A local development group is looking to buy up the city-owned development rights under the Manhattan Bridge to erect a 26-story tower that would house both luxury apartments and office space on Adams Street, which a city rep says would bring more than 400 jobs to the area.
“The transaction will produce job-generating commercial offices in Brooklyn, an outer-borough business district,” said Christina Rausch, a rep for the city’s Economic Development Corporation, which is overseeing the project. “As we look forward to recovery from the public health crisis, it’s really important to plan for jobs that are close to where people live.”
Williamsburg-based Rabsky Group already owns the lot at 69 Adams St., and recently told Community Board 2’s Land Use Committee they want to purchase the “development rights” from the adjacent city-owned lot at the corner of Adams and Front streets, which would allow them to build a wider building on their lot.
Without the transfer of development rights from the city’s neighboring property, the builders would simply erect a thinner tower at the same height — but only with apartments, and no office space.
If they get their way, the developers would be allowed to build an extra 98,000 square feet of space, which they would use to house seven stories of offices, in addition to 14 upper floors of apartments.
The building sits on a sloped street with its cellar floor boasting retail space, topped by two separate lobbies for workers and residents on the ground floor, and a 90-car residential parking garage on the second floor.
From the third to the ninth floor would be offices, followed by two floors of recreational open space for residents on the 10th and 11th floors, and the apartments above from floors 12 through 25.
The 225 luxe apartments would all be market rate, without any affordable units, and range from studios to two-bedrooms — but an attorney with the firm said they were unsure whether the units would be rentals or condos, due to uncertainties in the current economic climate.
“At this point, given the environment, I have no idea,” said Raymond Levin.
The developer won’t be offering any affordable units, Levin said, because they’re “not required to, and we’re not going to.”
If they successfully obtain the development rights, the proposed building would have a total area of 250,000 square feet — with 156,000 square foot of residential space, and 760 square feet of retail, according to the Rabsky Group representatives.
Under the proposed transfer, the Department of Transportation, which currently owns the lot, would retain a small amount of development rights in case they want to use part of the lot — but the EDC proposes selling the majority of the air rights, which aren’t usable because of the bridge overhead, the board’s district manager Rob Perris noted.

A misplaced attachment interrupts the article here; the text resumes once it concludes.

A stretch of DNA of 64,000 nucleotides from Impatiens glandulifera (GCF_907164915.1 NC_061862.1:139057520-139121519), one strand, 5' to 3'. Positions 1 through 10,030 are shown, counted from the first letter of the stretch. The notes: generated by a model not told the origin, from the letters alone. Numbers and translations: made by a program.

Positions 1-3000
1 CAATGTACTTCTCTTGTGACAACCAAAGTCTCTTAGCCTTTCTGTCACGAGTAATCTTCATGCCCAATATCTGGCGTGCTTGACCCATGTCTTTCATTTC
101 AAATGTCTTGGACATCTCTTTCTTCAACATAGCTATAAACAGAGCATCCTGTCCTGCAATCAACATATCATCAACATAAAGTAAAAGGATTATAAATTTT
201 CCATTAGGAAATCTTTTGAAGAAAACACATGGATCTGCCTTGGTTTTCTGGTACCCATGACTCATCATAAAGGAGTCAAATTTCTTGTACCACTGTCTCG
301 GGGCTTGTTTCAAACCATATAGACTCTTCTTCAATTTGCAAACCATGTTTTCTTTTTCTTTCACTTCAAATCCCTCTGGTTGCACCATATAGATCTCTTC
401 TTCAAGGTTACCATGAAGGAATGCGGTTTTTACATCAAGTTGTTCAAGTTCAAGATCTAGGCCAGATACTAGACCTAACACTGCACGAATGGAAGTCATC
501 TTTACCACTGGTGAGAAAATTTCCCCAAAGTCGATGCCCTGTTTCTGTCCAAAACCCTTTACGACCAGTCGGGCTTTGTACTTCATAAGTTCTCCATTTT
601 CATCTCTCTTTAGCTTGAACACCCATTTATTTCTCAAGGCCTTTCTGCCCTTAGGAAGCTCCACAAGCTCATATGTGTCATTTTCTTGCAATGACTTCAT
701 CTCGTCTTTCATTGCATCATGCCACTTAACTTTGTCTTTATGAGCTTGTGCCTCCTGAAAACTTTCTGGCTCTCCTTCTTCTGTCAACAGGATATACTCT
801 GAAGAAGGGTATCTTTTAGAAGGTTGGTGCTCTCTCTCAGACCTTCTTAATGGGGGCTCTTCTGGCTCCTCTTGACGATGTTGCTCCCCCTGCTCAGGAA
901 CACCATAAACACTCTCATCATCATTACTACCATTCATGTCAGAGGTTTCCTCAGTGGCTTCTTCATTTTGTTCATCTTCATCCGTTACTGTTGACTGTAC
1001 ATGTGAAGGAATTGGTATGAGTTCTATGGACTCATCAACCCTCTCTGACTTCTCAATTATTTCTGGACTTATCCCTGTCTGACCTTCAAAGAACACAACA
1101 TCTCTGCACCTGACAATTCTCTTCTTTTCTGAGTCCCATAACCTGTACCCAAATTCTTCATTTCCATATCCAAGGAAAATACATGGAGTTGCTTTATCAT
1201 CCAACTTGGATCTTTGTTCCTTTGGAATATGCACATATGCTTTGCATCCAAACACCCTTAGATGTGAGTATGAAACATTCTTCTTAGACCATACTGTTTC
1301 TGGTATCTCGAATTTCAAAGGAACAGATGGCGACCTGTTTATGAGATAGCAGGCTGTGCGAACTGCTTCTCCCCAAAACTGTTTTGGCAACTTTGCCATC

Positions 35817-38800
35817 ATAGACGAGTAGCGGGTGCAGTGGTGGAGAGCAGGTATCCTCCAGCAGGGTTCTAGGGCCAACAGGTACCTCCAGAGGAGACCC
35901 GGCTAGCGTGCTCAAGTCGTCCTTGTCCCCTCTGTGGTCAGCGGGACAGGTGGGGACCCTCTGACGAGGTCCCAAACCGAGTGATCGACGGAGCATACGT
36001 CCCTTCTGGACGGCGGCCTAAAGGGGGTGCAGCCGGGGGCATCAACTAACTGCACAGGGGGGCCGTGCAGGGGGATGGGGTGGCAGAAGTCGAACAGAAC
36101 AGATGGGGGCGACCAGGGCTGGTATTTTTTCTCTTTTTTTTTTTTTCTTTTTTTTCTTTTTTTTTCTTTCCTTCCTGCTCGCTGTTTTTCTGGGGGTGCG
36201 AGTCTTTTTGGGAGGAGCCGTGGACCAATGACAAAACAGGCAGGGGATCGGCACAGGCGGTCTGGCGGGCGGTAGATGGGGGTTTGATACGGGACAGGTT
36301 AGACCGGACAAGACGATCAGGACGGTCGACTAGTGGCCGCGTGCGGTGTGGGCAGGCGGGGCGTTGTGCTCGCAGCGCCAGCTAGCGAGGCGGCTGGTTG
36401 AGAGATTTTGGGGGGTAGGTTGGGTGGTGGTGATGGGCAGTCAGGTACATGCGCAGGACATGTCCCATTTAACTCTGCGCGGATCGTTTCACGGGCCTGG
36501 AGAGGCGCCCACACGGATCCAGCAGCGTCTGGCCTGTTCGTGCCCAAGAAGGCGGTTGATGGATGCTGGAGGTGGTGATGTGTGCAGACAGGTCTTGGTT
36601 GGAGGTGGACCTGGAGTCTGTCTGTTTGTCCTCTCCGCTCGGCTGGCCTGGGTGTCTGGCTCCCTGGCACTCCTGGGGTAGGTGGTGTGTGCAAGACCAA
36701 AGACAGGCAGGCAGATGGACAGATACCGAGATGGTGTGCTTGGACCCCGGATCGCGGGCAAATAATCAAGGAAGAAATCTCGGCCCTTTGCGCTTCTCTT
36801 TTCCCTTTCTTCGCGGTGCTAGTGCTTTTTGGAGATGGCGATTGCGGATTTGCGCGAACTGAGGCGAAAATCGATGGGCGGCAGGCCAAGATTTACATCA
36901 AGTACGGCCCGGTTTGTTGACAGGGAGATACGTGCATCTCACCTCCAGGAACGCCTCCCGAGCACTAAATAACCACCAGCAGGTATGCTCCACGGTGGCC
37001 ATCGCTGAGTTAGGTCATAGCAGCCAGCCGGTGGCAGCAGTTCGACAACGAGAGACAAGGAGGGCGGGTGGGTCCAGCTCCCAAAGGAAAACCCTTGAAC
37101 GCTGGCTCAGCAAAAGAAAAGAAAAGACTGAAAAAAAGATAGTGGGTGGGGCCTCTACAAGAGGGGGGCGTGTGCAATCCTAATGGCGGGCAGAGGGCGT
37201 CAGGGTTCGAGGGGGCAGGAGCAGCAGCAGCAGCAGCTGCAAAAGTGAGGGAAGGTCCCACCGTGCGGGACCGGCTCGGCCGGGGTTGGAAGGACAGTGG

Any sale of development rights for commercial office use will have to be approved by the city’s lengthy land use review procedure at some point in the future, but that process has been currently suspended by a mayoral executive order since March because of the coronavirus pandemic.
Property records show that Rabsky Group purchased the 96 Adams St. lot from the Jehovah’s Witnesses business arm for $65 million in 2016, and they’ve maintained that they will build a purely-residential tower if they don’t get the expanded building regulations — essentially incentivizing the community with the prospect of new jobs in the area.
But not every virtual attendee of the June 17 community board meeting was swayed by the proposal, including one local who argued the promise of jobs was simply a vague, abstract promise.
“Job creation is sort of a nebulous justification and has a very long history of being used to justify some good and some bad policies,” said Dumbo resident Ivo Stranic. “As a community member, I request that we know more details [about] what the job creation will be. Real estate in itself does not create jobs, jobs are created elsewhere.”
Stranic added that the local F train station at York Street was a frequent bottleneck prior to the pandemic, and that it could not handle an influx of new residents.
“I really think that station can’t support any more [people] during rush hour,” he said. “All of these problems exist without any of the additional developments.”
Another resident of the neighborhood echoed his concerns, saying the proposal’s benefits aren’t really a bonus for the area at all.
“Right now, looking at Dumbo in general, I don’t think that office creation is a community benefit,” said Karen Johnson. “You’re not addressing any of the infrastructure needs as far as train stations, schools, anything else that benefits the community as a whole.”
While the Rabsky Group lawyers said they “understood” and “noted” the concerns, the EDC rep countered that the proposed transfer would commit the developers to hiring 35 percent locally, or through the city’s women and minority-owned business program for the project, while adding offices and retail.
“The city is planning for long-term job growth and making investments for the city’s future, so it’s more of a jobs and economic development plan,” said Rausch. “The idea is the developer would create retail space to help further activate the streetscape and if there’s no transfer of development rights the developer would really just build a fully-residential building at the same height and they would not be obligated to abide by any of the local hiring programs.”
The informational presentation was a teaser for the future ULURP application, but officials said it wasn’t clear when that would start, given the ongoing moratorium on that process.